Kyushu U Connect is back again this year, and we're taking you out of this world with the theme of 'Space.' Kyushu U's extensive history in space and aeronautics can be traced back to before the very first space age. It was all the way back in 1937 when the the Department of Aerospace Engineering was established, the second ever aeronautics department in Japan. The 21st century has brought about a new space age. As humanity comes to grips with the existential threat of the climate crisis, we continue to look to the stars to explore the depths of the universe and human potential. So, we ask you today: Why should you care about space? We will cover everything from space weather, space debris, building materials for space, and the literature that inspires us to the stars. Join us with Kyushu U faculty, students, and science communicators for an afternoon of bilingual exploration beyond mother earth.
|General, High school students, Elementary and junior high school students, Current students and staff
|Full bilingual event
|2023.07.01 [Sat] 13:30 – 17:00
|Kyushu University Nishijin Plaza
|120 people, in order of arrival
|Free of charge
Each talk is 10 min followed by 15 min Q&A
13:30 Opening remarks, video message from Astronaut Koichi Wakata
13:40 Professor Fujio Tsumori (Jpn)
14:05 Associate Professor Huixin Liu（Eng）
14:30 Break（15 min）
14:45 Student Team (Jpn)
15:10 Assistant Professor Britton Brooks（Eng）
15:35 Free roaming group discussion
16:40 Closing remarks
Bio-inspiration for Aerospace Engineering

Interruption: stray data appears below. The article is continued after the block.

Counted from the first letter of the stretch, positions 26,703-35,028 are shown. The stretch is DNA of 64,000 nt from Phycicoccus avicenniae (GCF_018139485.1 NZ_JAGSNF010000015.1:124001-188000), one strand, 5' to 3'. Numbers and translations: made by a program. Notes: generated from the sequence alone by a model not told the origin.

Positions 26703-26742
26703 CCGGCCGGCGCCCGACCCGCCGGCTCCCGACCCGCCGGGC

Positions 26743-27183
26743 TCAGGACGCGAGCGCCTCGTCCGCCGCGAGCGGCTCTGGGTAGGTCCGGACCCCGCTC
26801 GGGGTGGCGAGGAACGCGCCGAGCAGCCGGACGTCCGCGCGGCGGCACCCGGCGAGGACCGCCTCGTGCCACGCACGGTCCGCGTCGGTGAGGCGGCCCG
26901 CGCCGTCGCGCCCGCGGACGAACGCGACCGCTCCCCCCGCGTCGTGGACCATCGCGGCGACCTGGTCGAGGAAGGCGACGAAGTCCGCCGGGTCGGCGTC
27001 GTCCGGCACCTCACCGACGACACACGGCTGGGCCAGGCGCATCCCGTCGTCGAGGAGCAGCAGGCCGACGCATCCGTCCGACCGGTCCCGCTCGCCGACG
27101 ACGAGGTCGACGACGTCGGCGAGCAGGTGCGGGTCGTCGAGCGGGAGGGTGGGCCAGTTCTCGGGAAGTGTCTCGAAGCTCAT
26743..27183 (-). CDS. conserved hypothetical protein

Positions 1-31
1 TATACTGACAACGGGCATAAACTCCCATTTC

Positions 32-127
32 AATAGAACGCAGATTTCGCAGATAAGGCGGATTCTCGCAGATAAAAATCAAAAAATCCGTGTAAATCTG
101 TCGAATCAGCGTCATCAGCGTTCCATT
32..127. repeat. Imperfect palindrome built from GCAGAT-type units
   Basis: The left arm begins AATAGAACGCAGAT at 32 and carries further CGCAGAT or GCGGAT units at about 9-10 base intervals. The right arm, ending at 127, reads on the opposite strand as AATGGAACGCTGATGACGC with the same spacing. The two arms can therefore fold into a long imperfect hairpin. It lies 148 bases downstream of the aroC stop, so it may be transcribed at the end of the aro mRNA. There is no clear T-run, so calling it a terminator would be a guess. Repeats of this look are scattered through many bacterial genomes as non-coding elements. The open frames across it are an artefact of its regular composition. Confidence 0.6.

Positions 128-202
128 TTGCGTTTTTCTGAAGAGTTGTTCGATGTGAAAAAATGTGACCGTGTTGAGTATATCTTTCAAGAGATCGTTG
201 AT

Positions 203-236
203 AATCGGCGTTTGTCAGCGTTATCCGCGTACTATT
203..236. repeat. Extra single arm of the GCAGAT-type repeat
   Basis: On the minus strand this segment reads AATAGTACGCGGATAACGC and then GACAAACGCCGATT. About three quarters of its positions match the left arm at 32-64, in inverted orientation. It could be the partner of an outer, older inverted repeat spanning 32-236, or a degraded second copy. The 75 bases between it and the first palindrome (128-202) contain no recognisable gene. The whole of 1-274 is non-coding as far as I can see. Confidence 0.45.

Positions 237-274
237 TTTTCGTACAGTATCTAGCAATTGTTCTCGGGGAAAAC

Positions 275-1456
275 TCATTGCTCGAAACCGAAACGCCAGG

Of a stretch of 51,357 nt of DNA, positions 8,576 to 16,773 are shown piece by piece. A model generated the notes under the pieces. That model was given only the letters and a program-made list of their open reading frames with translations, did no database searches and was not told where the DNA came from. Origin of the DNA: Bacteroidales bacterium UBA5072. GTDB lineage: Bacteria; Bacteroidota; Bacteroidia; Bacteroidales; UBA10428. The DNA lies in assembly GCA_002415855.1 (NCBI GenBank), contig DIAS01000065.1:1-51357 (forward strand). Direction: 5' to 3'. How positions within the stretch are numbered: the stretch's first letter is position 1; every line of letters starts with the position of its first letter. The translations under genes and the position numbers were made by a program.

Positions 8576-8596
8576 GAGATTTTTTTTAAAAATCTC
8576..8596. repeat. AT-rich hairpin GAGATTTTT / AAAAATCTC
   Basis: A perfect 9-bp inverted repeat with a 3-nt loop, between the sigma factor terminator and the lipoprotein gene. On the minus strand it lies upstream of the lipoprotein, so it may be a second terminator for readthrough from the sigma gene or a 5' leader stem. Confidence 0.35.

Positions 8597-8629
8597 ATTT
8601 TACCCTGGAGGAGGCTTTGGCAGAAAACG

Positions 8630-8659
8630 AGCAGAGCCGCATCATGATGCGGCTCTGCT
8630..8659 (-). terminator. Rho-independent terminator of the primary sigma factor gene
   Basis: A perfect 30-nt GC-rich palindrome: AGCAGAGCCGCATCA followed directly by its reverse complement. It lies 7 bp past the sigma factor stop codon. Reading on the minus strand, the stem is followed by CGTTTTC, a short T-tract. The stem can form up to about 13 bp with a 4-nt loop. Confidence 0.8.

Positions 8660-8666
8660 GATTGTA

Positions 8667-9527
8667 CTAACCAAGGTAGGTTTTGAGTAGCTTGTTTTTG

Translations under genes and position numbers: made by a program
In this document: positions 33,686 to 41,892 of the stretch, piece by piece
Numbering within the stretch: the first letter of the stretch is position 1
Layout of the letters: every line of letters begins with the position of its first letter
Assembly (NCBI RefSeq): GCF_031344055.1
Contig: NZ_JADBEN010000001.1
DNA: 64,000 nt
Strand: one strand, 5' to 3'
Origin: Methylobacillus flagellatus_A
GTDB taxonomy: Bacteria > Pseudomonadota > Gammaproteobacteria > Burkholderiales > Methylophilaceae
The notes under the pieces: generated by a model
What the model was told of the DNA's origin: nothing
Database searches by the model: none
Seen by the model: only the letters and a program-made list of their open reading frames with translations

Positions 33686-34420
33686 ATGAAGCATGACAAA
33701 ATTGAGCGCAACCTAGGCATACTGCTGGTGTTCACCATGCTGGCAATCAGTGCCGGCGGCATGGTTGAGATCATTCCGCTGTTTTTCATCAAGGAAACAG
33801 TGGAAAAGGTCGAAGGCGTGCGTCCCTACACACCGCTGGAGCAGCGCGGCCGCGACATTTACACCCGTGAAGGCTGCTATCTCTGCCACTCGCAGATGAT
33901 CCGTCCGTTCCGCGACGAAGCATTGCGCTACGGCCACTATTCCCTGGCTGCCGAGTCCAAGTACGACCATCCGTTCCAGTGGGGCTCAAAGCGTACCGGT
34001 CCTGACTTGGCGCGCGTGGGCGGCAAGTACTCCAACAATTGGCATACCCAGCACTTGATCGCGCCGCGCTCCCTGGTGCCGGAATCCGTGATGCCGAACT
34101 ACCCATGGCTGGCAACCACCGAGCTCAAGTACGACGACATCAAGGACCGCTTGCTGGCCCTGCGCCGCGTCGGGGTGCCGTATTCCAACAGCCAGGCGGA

Professor Fujio Tsumori (Faculty of Engineering)
You may be wondering why 'life' is in the title of this talk about aerospace. Is knowledge from living organisms useful in machine engineering? Let's all think about it while talking about biomimicry.
The ionosphere: where surface weather meets space weather
Associate Professor Huixin Liu (Faculty of Sciences)
Ionosphere is the upper part of Earth's atmosphere, whose existence is critical for wireless communication and global navigation. I'll briefly introduce its discovery and basic structures, then give some examples of its variabilities that we call space weather and their societal impacts. I will also touch on space weather forecast at the end.
Extraterrestrial Human Life: Imagination and Reality
Assistant Professor Britton Brooks (Faculty of Languages and Cultures)
This talk will explore how literature has imagined human life in space, and how such stories both create and are created by the scientific and physical reality of living away from the earth.
Space Debris: Closer and Safer Space
Three students from Professor Toshiya Hanada lab (Faculty of Engineering)
Shun Isobe, Kenta Nakajima, Ai Hayashibara, Kajikawa Takumi
Because it supports our daily lives, we have become very familiar with our current space age. But that future is threatened by space debris! Let's discuss how the Hanada Lab is confronting the space debris problem!
Professor Natalie Konomi
Global Strategies Office
Professor Johan Lauwereyns
Faculty of Arts and Science
Advanced registration required
2023.05.30 [Tue] –
Name: Kyushu University Public Relations Office
|2023.05.30 [Tue] –